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Ceres recruiting for permanent police chief
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The city of Ceres has opened up the application process for a permanent police chief to the public as well as within the department.

Ceres Police Lt. Brent Smith has been serving as acting police chief since the departure of Art deWerk in June. City Manager Toby Wells decided against automatically appointing Smith in the permanent role and considering other candidates.

The application process closes on Dec. 15 with the top candidates interviewed mid January.

The position pays $9,119 to $11,085 per month with benefits.

Smith, who has been with Ceres Police Department since 1993, plans to apply for the position. He said he doesn't expect anyone else within the department to apply.

"I am looking forward to going through the testing process," said Smith. "I've known this was going to happen for a little while."

"I've done a good job here and look forward to the future of this department. There is a lot that needs to be accomplished. We've been without a chief for some time and an acting police chief can only do so much. I'm ready to move forward no matter what the decision is."

Wells said he will be making the decision who to hire. He said the recruitment process occurs at a time when the city is scrapping the Public Safety Department in favor of traditional separate police and fire departments. Ceres adopted the Public Safety Department model in 1988, placing police and fire operations under the control of a single director who doubled as the police chief. In making the switch back effective Dec. 10, the council axed the director of Public Safety position to return to traditional police chief and fire chief positions.

"I couldn't do anything until I had a police chief position," said Wells. "I had to do that process of changing the process first."

Earlier this year the City Council took heat from Frank Johnson, a supporter of deWerk's and president of the county chapter of the National Association for the Advanced for Colored People (NAACP). Johnson accused the city of not opening up the process to replace deWerk and railed against the "lack of qualifications" for the man appointed to fill the former chief's shoes.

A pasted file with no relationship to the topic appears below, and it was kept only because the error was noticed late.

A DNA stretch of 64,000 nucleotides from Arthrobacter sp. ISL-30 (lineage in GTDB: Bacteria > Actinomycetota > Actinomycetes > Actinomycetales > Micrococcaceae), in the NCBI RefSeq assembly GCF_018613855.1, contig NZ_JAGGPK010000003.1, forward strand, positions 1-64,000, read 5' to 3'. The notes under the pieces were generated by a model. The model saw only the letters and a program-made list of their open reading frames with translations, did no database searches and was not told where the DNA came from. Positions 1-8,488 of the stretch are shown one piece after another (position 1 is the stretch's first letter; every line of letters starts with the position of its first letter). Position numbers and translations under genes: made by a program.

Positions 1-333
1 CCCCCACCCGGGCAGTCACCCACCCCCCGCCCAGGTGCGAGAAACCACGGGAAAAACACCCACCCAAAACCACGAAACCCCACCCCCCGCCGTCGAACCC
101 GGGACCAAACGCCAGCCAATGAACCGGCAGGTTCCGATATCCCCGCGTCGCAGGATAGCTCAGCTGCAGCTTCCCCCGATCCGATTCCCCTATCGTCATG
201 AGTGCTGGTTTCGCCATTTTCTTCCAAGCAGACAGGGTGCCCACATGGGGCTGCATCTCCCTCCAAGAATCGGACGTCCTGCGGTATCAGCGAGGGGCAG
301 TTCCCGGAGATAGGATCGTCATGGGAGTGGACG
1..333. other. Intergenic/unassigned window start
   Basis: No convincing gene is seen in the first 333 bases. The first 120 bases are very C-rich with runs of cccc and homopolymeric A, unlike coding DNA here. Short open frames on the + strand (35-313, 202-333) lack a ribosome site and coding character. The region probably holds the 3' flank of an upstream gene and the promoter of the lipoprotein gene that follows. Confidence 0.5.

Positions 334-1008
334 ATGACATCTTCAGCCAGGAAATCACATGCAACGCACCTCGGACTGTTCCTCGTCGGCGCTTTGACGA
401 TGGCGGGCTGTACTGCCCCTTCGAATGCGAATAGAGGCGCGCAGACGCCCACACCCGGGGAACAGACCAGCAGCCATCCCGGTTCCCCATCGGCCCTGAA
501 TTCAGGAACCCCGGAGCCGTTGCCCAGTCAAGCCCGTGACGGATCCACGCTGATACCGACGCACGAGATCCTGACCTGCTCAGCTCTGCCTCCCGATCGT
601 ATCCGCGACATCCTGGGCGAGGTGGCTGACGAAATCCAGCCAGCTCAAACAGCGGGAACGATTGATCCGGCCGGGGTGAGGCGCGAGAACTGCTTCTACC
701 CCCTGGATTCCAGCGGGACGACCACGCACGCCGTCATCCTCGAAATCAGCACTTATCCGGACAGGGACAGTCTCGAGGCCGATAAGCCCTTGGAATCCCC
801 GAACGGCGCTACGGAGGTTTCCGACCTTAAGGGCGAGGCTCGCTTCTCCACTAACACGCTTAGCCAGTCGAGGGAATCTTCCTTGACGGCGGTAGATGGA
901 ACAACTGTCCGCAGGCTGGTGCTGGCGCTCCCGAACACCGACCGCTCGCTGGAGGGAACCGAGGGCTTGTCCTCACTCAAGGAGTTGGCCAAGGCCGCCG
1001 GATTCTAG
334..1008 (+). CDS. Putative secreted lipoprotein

Wells said the public recruitment for the chief's position had nothing to do with Johnson's criticism.

"I truly wrestled with this for quite some time and bounced this off a number of people and got some good insights and observations from other chiefs and city managers. It really came down to this simple statement, that ultimately we owe it to the citizens that we serve as well as the employees of this city to make sure that we get the best person for the job. The best person might already work here. There's talented professionals (here) that have the ability to be the chief, however I do feel the competitive process will make that clear."

According to the recruitment ad on the city's website and on, candidates must have a bachelor's degree from an accredited college or university with major course work in political science, criminal justice, police science, fire science, behavioral science, business or public administration, or a related field. Ten years' of law enforcement experience, including three years of management and supervisory responsibility at the rank of lieutenant or higher, is also required. Anyone applying should possess an advanced and management certificate from a Police Officer Standards and Training course.

The position summary description is as follows: Under general administrative direction, plans, directs, and manages the activities, staffing, resources and operations of the city's Police Department; provides and oversees full-service law enforcement, field operations, criminal investigations, crime prevention, dispatch services, disaster preparedness and response, community problem-solving, general community support services, and related support services; coordinates assigned activities with other departments and outside agencies; acts as a member of the city manager's management team; and provides highly-responsible and complex administrative support to the city manager.

DeWerk's 15 years with the city ended June 16 behind closed doors of the City Council. DeWerk, who had been police chief and acting city manager at the outset of this year, had been on two months of medical leave for removal of a brain tumor but returned to work the week of June 9. A closed session was held on June 10 concerning deWerk. No action was taken but during a closed session on June 16 deWerk was gone. City Manager Toby Wells insisted that deWerk was not fired.

DeWerk had been with the city since 1999. He previously served as police chief of Casper, Wyo., for eight years. He also served with the Palo Alto Police Department for 18 years.